CBN backtracks, says NNPC diverted $12bn, not $50bn
The Central Bank of Nigeria (CBN) on Wednesday backtracked on its allegation that the Nigerian National Petroleum Corporation (NNPC) diverted close $50 billion.
The apex bank said it had received clarification on the subject, but that the state-oil company NNPC was yet to account for $12 billion it earned from oil sales.
The central bank said in a letter dated Sept. 25 to President Goodluck Jonathan that NNPC had failed to pay $49.8 billion of revenue it earned from selling the country’s oil in the 18-months up to July this year into the federal government account, in violation of the law.
The letter was leaked to the media last week, prompting public outcry. Finance Minister Ngozi Okonjo-Iweala, Central Bank Governor Lamido Sanusi and Petroleum Minister and NNPC Chairwoman Diezani Alison-Madueke have since held talks.
Sanusi said on Wednesday that after the discussions it was assured that NNPC was only responsible for paying $28 billion from oil exports and had submitted $16 billion to the government, although $12 billion was still outstanding.
Analysts believe that the CBN was too hasty in making such serious allegation against the operations of a sister company. Some suggest that the governor of the CBN was simply feeding into the political crisis in the country, asking why it it did not consider seeking the clarification before making the mind-boggling charge.
Oil accounts for 80 percent of government revenues and a shortfall of $12 billion would amount to more than a third of the central government’s annual budget.
Nigeria’s oil savings account has been depleted to around $3 billion, from $9 billion a year ago, making Africa’s second largest economy more vulnerable to any oil price fall.
“We’re told that the shortfall has always been part of an ongoing discussion with the finance and petroleum (Ministries) and NNPC. So this is where we are,” Sanusi told reporters.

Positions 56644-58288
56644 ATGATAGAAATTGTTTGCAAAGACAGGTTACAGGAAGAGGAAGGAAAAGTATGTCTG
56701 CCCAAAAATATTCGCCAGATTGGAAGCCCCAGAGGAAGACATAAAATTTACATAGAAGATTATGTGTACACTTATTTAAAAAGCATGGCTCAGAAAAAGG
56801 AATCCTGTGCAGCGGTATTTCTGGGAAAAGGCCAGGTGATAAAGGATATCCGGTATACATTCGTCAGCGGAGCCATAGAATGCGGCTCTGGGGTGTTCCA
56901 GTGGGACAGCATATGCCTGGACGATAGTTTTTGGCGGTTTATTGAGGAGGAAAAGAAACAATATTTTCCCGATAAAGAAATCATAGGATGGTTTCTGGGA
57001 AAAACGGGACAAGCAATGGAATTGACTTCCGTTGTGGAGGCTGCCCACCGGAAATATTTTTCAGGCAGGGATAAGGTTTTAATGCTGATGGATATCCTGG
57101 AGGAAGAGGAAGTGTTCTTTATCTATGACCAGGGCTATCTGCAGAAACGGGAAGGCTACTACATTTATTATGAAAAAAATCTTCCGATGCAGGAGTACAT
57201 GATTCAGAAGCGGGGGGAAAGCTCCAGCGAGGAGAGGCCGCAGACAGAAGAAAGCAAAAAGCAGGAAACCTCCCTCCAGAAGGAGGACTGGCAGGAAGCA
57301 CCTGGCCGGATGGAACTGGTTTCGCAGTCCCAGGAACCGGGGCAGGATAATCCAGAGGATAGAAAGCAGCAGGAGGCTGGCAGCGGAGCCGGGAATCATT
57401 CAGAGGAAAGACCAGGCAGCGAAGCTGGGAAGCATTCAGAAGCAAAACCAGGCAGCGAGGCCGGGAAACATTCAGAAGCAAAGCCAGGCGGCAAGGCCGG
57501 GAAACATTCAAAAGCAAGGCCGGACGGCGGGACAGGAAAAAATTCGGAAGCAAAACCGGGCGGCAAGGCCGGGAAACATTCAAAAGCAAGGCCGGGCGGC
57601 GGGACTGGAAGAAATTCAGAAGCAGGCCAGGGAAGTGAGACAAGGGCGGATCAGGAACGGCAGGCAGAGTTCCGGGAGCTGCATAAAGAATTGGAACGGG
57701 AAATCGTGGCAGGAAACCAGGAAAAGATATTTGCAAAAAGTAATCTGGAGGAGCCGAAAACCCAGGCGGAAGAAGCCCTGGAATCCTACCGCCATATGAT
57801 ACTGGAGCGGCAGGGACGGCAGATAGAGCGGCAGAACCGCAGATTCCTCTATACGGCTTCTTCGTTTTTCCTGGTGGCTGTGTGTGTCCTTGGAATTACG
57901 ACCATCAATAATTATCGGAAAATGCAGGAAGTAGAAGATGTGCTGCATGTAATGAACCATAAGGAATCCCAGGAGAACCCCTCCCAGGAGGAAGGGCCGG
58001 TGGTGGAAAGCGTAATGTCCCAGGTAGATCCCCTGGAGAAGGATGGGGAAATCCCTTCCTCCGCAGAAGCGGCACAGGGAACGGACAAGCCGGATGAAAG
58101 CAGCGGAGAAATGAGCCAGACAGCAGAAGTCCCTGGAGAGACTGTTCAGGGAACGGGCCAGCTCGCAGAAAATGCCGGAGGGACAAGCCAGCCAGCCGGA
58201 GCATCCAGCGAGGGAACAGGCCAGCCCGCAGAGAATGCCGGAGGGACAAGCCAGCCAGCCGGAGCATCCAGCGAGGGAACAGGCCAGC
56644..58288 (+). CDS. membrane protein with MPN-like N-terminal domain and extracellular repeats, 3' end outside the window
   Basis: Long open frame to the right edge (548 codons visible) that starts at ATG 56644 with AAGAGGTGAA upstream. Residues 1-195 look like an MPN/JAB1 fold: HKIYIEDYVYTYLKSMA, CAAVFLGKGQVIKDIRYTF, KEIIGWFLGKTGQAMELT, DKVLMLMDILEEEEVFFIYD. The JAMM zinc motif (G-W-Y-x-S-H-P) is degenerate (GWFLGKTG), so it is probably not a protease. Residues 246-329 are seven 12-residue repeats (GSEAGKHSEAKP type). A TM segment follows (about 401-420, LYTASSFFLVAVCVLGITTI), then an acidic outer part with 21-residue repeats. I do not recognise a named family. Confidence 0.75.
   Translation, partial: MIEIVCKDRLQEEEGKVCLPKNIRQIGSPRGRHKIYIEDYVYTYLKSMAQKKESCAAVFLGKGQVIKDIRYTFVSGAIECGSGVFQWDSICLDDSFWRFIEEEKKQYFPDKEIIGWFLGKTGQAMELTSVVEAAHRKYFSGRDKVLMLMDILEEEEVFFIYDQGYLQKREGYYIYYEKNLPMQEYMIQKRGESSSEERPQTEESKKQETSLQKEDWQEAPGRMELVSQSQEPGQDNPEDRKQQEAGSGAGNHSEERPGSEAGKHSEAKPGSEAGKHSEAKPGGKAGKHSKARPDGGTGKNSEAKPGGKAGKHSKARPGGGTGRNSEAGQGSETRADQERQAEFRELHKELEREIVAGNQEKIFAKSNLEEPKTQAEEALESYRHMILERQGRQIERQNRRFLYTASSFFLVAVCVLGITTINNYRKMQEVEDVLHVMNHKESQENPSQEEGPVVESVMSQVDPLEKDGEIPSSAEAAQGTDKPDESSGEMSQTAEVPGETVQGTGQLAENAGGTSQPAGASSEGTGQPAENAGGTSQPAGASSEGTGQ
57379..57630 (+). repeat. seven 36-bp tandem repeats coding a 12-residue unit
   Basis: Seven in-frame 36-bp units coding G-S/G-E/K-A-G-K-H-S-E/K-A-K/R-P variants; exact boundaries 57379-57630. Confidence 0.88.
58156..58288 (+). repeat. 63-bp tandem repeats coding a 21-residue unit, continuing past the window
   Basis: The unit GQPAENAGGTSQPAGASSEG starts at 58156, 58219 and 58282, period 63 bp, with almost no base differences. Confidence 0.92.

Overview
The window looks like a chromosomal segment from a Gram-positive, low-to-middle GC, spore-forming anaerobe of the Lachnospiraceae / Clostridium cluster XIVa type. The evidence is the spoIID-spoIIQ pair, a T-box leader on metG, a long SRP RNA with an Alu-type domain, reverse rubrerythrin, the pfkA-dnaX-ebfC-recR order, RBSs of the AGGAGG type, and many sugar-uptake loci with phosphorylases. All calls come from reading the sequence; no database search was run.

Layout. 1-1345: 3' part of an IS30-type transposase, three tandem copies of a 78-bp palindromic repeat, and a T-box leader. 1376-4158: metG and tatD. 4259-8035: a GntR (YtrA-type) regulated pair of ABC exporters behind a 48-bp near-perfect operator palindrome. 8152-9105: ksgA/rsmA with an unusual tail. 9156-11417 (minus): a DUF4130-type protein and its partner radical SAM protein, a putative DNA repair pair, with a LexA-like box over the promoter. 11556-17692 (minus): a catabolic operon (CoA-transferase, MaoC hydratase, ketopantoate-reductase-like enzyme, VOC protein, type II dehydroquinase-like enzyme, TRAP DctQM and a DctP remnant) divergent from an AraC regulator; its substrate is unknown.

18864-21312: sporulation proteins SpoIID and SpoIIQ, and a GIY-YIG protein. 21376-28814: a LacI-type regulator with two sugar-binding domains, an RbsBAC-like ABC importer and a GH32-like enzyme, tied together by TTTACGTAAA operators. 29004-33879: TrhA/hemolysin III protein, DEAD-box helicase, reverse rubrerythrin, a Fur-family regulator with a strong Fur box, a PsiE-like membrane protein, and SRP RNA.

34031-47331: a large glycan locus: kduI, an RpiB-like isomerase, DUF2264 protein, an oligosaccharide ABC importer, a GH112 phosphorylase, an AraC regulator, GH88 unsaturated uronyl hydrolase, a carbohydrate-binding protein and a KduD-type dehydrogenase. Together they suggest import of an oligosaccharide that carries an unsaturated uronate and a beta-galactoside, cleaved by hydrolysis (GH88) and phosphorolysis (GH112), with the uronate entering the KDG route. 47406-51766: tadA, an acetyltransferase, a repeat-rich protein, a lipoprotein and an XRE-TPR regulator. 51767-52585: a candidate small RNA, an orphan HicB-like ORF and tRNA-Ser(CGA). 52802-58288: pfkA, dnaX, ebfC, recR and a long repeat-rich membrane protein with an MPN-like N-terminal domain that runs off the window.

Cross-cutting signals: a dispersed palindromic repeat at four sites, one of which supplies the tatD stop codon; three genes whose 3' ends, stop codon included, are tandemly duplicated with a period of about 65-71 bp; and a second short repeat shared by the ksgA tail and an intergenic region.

Former World Bank director Okonjo-Iweala said there had been some misunderstandings which led to the central bank letter being written but no money was missing.
“There are some shortfalls that both the NNPC and ministry of finance have been working on for quite some time, but no money is missing,” she said, without saying where the funds were or when they would be paid back.
NNPC has been criticised for lacking transparency in recent years but Sanusi appears to be one of the most high-profile figures to have brought up the issue with Jonathan.
Nigeria’s Senate has launched an investigation into the reports that NNPC has withheld government revenue.
Africa’s most populous nation and its top oil producer is growing as an investment destination but corruption scandals still tarnish the country’s image.
NNPC exports Nigeria’s share of around 2-2.5 million barrels per day of oil the country produces, mostly in joint ventures with oil majors like Royal Dutch Shell, Exxon Mobil , Italy’s Eni and Chevron.
A report in 2011 by Transparency International and Revenue Watch found NNPC to have the poorest transparency record out of 44 national and international energy companies it evaluated.